Beeeeets – some fun facts and two recipes

I feel like beets are one of those things where either you love ’em or you hate ’em, and I definitely love ’em. So today I’d like to try and help you board the beet train; convince you to at least give the beets a chance! I think one reason that people are beetophobic is that they don’t know how to prepare them well. But never fear, the botanist is here! I have two favourite recipes I use when I make beets, and think you should try at least one of them before you write beets off for good. But first – some fun facts about beets!

When I think of beets I think of the red root vegetable pictured below, from my garden. The beet plant, Beta vulgaris, however, comes in a few other forms too. Golden beets, and sugar beets, are different cultivars of the same species, as is chard. Sugar beets are grown to make sugar (hence the name), just as sugar cane is, because they contain a high concentration of sucrose.

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Beets are awesome for a number of reasons. For one, they do well in most climates because they like cool weather, but will also still grow in the summer. I never seem to get them in the garden as soon as I could, and should have been able to harvest way more by now, because they can actually be seeded a month before the last expected frost date for your area. Then you can also get in another crop in the fall or grow them through the winter if you live far enough south.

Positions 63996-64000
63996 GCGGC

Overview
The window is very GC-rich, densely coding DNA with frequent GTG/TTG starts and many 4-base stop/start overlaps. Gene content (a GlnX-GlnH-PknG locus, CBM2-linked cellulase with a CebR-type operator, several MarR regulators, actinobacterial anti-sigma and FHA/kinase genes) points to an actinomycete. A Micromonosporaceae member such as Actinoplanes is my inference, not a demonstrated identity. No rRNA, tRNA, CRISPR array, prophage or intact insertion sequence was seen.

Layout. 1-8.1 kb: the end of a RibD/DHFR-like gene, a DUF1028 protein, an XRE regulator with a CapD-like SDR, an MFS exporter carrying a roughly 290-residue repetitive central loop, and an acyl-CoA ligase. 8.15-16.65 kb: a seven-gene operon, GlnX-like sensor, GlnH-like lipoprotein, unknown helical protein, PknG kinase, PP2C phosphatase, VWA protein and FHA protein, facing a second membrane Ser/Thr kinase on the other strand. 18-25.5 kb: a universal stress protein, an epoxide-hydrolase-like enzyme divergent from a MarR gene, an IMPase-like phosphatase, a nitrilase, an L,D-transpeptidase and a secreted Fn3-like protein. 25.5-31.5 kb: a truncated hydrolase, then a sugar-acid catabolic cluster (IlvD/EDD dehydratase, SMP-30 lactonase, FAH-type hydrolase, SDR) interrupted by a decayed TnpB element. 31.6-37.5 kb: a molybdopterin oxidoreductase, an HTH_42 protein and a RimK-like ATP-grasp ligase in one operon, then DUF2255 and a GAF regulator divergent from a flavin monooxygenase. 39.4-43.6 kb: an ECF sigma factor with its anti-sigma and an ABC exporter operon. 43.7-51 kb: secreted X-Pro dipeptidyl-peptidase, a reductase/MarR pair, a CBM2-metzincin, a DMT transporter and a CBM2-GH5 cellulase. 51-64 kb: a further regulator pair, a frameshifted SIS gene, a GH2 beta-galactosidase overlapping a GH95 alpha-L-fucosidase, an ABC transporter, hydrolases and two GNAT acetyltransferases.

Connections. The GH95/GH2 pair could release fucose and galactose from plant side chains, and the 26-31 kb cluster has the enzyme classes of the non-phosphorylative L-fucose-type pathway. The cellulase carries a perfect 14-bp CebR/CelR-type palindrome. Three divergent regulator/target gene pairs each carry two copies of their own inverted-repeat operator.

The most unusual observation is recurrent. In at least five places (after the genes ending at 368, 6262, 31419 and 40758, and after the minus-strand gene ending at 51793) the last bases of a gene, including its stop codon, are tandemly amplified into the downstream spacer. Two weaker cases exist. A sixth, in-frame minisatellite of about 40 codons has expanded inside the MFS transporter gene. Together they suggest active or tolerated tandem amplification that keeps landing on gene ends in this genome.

Beets are also very versatile in how they can be prepared, and are highly nutritious. The website the world’s healthiest foods (click it for link) has some great nutritional info, so I’ll just send you there rather than plagiarize it. I love that both the root and the leaves of the plant are edible, and you can harvest up to a third of a beet’s greens without harming the root, if you want to harvest greens and leave the root to grow larger. Beetroot is delicious on salads, just shredded raw into thin strips, or the roots can also be cooked, which is how I usually eat them. When eating beets (or feeding them to others) it’s also important to remember that they can affect you, ahem… the next day. “Beeturia,” a reddening of the urine, is estimated to occur in 10-15% of people, according to that world’s healthiest foods site, although I think this is probably higher. And I think it reddens something else even more though… so I like to warn people who have never eaten beets before, because even for me who eats them all the time it can be a little startling when you get up in the morning to do your business and are still half asleep. No, you are probably not bleeding internally, you just ate beets yesterday!

OK, so now let’s talk now about my two favourite ways to prepare beets. Yep, going to do it right after the bathroom talk. Sorry, it was either discuss it before or after the recipe, so I went for before. Beets can be steamed or boiled, but my favorite method is to roast them, either in the oven, or most of the time I do it on the barbecue. Oh and don’t forget, they can also be pickled!

Step one for both these recipes is to rince the beets, cut off the tops and roots and peel them.